When Amanda Satterfield, the plantation mistress, loses her daughter, she goes insane with grief. She literally loses her mind and while in the middle of her psychotic break, she steals an infant from one of her slaves, names the baby girl Granada, and clothes her in her daughter's clothes at public events, much to the chagrin, embarrassment and ever increasing wrath of her husband. In the hopes of curing his wife of her psychosis, the plantation owner purchases a slave by the name of Polly Shine. Polly is a healer woman - a midwife - whose reputation has preceded her and who quickly becomes revered on the plantation. Polly quickly recognizes that Granada has the "gift" - the same one that Polly has and which makes her a powerful healer. Polly demands that Grenada be sent to her to train and is granted that demand.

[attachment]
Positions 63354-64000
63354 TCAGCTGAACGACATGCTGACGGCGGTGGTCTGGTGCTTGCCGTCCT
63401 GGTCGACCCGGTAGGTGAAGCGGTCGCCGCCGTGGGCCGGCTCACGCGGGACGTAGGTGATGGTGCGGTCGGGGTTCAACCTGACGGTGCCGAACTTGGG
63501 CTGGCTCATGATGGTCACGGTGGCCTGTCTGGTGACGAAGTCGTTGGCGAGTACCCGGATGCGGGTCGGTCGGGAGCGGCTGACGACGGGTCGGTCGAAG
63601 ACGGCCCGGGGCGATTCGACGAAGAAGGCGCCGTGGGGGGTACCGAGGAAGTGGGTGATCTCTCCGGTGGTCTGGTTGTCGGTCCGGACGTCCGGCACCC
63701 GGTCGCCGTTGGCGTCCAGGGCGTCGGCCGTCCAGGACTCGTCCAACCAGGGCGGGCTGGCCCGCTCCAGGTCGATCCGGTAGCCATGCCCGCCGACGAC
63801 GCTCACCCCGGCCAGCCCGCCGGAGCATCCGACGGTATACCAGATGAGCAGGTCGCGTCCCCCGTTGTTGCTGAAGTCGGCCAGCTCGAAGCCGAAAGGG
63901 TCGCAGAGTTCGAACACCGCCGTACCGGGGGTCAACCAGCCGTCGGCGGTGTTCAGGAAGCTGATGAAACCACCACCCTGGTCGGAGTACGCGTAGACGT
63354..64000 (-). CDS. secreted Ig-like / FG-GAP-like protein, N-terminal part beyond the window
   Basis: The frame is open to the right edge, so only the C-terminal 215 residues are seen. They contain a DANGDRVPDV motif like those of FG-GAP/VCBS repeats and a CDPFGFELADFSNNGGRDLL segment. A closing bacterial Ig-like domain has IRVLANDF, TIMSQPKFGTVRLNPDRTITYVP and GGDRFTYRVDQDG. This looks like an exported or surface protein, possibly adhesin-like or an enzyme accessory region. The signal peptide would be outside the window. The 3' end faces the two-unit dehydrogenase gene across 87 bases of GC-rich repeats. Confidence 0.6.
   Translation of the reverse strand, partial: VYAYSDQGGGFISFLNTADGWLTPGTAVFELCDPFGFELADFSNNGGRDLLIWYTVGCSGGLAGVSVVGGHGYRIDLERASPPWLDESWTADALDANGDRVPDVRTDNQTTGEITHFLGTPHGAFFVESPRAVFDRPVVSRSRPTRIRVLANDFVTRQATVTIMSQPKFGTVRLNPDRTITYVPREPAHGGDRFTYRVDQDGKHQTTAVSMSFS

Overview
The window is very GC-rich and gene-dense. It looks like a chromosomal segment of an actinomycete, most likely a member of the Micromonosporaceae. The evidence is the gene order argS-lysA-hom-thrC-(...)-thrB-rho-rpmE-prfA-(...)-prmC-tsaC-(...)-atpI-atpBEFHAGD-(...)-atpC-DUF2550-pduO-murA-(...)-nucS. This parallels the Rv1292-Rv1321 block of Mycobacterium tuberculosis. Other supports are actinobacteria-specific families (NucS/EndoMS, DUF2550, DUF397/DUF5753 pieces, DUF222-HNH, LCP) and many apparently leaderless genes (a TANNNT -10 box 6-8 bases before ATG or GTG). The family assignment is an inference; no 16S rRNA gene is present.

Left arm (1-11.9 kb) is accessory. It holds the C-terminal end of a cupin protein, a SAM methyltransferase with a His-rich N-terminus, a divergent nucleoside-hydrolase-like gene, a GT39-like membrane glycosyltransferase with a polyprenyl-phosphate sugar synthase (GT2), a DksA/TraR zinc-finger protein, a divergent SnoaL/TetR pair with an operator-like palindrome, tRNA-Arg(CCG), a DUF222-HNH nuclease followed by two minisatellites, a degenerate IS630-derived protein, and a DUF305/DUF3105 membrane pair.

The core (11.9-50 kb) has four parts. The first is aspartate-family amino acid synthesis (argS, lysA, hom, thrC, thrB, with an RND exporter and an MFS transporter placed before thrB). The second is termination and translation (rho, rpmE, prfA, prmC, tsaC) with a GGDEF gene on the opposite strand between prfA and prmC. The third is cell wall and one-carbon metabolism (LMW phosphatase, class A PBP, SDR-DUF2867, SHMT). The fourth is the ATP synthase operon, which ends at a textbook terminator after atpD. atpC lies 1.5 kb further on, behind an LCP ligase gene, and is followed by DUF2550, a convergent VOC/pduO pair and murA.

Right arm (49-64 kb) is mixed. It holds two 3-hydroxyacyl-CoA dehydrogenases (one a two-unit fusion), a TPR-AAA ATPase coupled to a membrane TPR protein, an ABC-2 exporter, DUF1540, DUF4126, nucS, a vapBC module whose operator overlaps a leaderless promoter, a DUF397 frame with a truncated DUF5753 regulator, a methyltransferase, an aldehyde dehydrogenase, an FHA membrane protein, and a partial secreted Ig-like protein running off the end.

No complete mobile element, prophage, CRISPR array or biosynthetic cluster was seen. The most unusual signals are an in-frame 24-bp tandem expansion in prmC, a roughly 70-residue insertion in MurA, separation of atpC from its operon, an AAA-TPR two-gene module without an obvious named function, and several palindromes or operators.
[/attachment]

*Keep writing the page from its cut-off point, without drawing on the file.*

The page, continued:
Odell is a tremendously good writer. He is subtle and his character development is phenomenal. I felt that I was immersed in the life of this plantation because his writing made me use all of my senses in imagining what was going on as the story unfolded. What I also had and have the most respect for is that Odell based the character of Polly and Granada on oral histories that he read extensively before beginning to write. The fact that Odell spent so much time with the actual words of the women and the men that experienced these miseries first hand was wonderful and admirable and made the novel that much more authentic. I was disappointed when the novel ended because I wanted to learn more about what happened to the people that I met along the way. Hopefully Odell will be publishing much more in the future and will use the same level of care and consideration and empathy that he used in this novel.